Entretien avec Paul Marchesseau, designer et architecte d'intérieur

Interview with Paul Marchesseau, designer and interior architect

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The month of September is marked in Paris by the sacrosanct Design Week. A week dedicated, as its name suggests, to all practices linked to design, organized around the Maison et Objets show and in the galleries of central Paris. A special moment to exhibit, show and promote the latest creations of talents in the sector.

And in these times of ecological crisis, it is important to increasingly take into account the environmental impact of architecture and design production. This is why we decided to discuss with Paul Marchesseau, founder of Emilieu Studio, which produces architecture based on reuse and reflects a practice that is engaged and deeply anchored in our time.

The opportunity to address forgotten practices such as decorative painting, allowing us to find alternatives to the production of new materials, but also to talk about the role of clothing in a profession at the crossroads between different sectors.

Your interior design and architecture practice is mixed, and has been built from the start on the importance of reuse and environmental issues. Tell us a little about the genesis of your work and its applications.

I created an interior design and architecture agency called Emilieu Studio, with which we also do research through an integrated think tank. It involves working on environmental, social or political subjects, always linked to architecture and design. The basic idea is to always link theory and practice. As designers, it is important to think about “earthly design” by connecting to reality. We therefore do projects linked to the event, such as scenographies for example, preferably public projects. Because it is the impact of architecture that interests me; whether it is the reception of people, the working conditions or how everyone lives and is influenced by the space. The construction of a space always conditions the way individuals live and see the world.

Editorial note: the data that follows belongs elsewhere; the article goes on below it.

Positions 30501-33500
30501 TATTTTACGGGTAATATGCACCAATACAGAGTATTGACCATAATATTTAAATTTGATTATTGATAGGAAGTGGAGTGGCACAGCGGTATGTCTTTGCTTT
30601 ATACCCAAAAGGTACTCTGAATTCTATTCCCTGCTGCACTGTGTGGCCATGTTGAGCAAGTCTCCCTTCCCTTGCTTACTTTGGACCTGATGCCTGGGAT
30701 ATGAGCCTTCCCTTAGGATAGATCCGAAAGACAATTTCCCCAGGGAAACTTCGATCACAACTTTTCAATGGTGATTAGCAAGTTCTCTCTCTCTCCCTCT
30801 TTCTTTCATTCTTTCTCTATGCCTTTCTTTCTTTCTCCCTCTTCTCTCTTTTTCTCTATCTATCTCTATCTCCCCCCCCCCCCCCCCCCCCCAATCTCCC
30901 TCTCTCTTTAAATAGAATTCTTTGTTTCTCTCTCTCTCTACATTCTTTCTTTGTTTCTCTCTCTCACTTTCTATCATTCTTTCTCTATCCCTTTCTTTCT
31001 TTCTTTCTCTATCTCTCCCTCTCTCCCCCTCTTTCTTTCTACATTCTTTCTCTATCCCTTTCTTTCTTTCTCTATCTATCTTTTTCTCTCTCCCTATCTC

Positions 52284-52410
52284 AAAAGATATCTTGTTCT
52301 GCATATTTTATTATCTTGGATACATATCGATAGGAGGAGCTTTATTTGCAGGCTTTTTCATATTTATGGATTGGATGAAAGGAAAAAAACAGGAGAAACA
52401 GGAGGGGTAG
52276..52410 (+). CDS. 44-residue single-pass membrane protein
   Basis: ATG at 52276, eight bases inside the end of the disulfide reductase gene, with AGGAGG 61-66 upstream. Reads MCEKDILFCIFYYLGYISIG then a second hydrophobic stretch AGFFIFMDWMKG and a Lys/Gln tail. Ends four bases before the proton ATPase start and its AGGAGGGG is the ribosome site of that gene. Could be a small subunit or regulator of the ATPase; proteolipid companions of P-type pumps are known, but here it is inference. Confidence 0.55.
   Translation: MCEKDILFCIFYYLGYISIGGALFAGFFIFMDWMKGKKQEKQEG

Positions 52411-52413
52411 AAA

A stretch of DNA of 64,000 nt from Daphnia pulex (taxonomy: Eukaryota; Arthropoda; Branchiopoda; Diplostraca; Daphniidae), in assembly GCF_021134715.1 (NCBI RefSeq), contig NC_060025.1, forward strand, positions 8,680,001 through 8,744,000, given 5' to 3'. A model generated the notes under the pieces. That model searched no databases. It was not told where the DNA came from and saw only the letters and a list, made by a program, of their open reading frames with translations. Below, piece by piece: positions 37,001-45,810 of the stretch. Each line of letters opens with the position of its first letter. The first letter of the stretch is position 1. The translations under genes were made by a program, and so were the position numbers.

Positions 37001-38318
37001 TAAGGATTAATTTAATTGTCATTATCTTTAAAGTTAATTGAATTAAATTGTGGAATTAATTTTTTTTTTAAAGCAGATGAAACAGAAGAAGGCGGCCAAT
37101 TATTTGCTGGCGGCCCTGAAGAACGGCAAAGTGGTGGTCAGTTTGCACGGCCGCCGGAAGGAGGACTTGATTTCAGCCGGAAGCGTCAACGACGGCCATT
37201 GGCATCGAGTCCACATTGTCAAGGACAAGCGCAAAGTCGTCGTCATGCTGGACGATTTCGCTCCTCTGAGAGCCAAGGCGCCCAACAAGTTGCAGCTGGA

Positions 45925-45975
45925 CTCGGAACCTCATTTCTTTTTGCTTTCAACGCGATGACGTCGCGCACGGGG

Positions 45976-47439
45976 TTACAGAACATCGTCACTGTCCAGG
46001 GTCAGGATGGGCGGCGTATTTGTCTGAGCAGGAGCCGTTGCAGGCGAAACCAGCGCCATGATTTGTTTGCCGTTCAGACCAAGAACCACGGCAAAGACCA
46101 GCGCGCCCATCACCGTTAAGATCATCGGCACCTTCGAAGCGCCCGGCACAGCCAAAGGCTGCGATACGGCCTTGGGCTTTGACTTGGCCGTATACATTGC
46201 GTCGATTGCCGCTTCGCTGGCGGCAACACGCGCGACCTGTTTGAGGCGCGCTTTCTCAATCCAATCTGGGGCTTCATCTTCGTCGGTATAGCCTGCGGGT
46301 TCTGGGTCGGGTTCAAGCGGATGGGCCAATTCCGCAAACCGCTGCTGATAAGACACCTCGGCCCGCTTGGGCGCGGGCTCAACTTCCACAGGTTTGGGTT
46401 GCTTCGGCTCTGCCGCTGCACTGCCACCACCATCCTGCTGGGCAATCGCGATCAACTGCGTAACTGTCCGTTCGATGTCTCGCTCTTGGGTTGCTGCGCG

My parents were in organic farming, and I was always impressed by their way of looking at things. My father worked in a mill made from 80% reuse, and I quickly understood the possibilities and the influence of the work of people who campaign on these issues.

So the practice of design can be linked to reuse and ecology in both its form and substance. A few years ago, with the artist Yann Toma, we designed an energy installation for COP21 on the Eiffel Tower. Last year, we had the chance to work on the new Camondo Méditerranée school – a large interior design school – which we built in accordance with the territory and 90% based on reused materials – it that is to say with already existing material. Today, more than ever, architecture must be designed with as little new production as possible.

Your practice is therefore very focused on reuse, and you have also worked on this technique through textiles…

Yes, we recently accompanied a festival called RRRecycle, which aimed to have a more global reflection on the issues of reuse, recycling, and repair in design in the broad sense. We brought in personalities working in textiles but also historians. It was necessary to demystify the contemporary movements of reuse and upcycling, which have in fact existed for decades, and show that these techniques can and must be updated. New practices are being put in place and forming new professions, such as shoemaking for example, which is now adapted to sneakers.

The recycling of rags has already existed since the 19th century, at the time we also recycled old textiles with the aim of creating fake velvet and thus making luxurious fabrics accessible to a social class which did not have the means to pay for it. these specific tissues. So we were already recycling at the time to make imitation textiles or tapestry.